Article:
China Mobile looks set to begin offering Apple’s coveted iPhone to its huge customer base, with regulatory authorities reported to have approved the introduction of the device on the network technology used by the operator.
According to a report from Dow Jones Newswires, China’s Telecom Equipment Certification Center has issued a license to Apple (Cupertino, CA, USA) for handsets engineered to work on the TD-SCDMA and TD-LTE standards being used by China Mobile (Beijing, China) to support 3G and 4G services.
The authority is said to have issued similar licenses to Apple just weeks in advance of iPhone launches by China Telecom (Beijing, China) and China Unicom (Beijing, China), China Mobile’s smaller rivals.
China Mobile has been in discussions with Apple for several years but the manufacturer has never released a version of the iPhone that works on TD-SCDMA technology – a version of 3G used almost exclusively by China Mobile.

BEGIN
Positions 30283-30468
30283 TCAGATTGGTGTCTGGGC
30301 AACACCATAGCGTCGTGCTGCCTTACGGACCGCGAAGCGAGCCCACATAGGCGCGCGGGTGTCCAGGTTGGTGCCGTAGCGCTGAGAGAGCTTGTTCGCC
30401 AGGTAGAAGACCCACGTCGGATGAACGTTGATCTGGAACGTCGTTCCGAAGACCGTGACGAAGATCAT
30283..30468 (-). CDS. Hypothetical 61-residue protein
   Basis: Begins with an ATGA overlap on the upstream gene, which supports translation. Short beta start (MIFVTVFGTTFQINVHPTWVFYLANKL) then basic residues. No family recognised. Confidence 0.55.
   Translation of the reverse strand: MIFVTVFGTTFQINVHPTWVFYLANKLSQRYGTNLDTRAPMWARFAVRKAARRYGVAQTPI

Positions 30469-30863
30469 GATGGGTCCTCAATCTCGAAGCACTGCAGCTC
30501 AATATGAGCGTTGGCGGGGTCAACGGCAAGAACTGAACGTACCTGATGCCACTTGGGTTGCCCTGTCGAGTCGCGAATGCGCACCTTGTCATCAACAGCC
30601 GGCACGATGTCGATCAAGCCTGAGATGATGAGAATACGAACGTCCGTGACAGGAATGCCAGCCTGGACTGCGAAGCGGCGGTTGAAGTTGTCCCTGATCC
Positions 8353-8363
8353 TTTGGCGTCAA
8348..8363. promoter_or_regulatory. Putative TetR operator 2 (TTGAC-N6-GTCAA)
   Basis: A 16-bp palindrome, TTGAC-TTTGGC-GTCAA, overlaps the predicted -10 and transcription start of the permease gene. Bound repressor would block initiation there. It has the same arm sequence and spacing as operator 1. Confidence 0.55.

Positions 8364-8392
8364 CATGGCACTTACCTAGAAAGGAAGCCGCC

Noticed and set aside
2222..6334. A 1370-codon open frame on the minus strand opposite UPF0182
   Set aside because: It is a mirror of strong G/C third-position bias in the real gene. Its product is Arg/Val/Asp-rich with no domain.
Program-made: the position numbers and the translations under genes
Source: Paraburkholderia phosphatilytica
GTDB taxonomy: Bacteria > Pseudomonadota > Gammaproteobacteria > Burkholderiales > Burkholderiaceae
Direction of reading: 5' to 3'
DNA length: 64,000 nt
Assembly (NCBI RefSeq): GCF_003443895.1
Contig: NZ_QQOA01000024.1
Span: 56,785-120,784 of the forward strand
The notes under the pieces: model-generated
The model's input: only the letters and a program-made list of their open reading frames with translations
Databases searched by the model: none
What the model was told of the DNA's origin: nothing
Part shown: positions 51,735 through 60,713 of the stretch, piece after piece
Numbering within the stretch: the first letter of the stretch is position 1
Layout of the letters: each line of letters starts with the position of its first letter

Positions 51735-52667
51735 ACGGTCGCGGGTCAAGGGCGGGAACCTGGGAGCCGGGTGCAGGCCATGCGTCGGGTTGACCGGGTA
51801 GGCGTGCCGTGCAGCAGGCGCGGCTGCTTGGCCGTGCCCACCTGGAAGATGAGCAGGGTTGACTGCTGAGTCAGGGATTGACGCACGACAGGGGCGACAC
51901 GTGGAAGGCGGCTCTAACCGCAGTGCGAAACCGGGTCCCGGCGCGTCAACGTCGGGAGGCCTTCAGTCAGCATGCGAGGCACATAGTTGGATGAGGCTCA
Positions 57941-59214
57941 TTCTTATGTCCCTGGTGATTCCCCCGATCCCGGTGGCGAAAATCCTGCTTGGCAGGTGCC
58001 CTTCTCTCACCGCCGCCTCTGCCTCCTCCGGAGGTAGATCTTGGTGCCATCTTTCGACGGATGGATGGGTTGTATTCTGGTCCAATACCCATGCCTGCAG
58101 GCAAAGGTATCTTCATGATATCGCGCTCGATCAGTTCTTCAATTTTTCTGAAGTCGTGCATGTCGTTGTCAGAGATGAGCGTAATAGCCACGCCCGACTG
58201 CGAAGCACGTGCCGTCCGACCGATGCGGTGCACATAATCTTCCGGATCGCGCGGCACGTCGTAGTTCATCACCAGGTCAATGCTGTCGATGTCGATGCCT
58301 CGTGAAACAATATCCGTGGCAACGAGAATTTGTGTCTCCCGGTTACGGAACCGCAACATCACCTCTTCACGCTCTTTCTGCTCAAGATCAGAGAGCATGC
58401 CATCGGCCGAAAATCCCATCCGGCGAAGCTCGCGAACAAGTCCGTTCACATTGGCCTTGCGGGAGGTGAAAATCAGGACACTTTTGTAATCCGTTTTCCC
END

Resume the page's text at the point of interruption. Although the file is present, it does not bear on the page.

That shortcoming has allowed China Telecom and China Unicom to attack the number one player in the high-end smartphone market, although China Mobile remains the country’s biggest player by some margin.
Indeed, with about 700 million customers, the operator obviously represents an enticing partnership opportunity for Apple, which this week launched new versions of the iPhone aimed at lower-income users.
Research from Canalys indicates that Apple claimed only 5% of China’s handset market in the three-month period ending June, with market leader Samsung (Seoul, South Korea) serving 18% of customers.
According to Dow Jones, Apple chief executive Tim Cook has previously described the Chinese market as a significant growth opportunity for Apple due to its large number of potential first-time smartphone buyers.
The company currently maintains 11 retail stores in China, but Cook has set out plans to open another 11 in the next two years.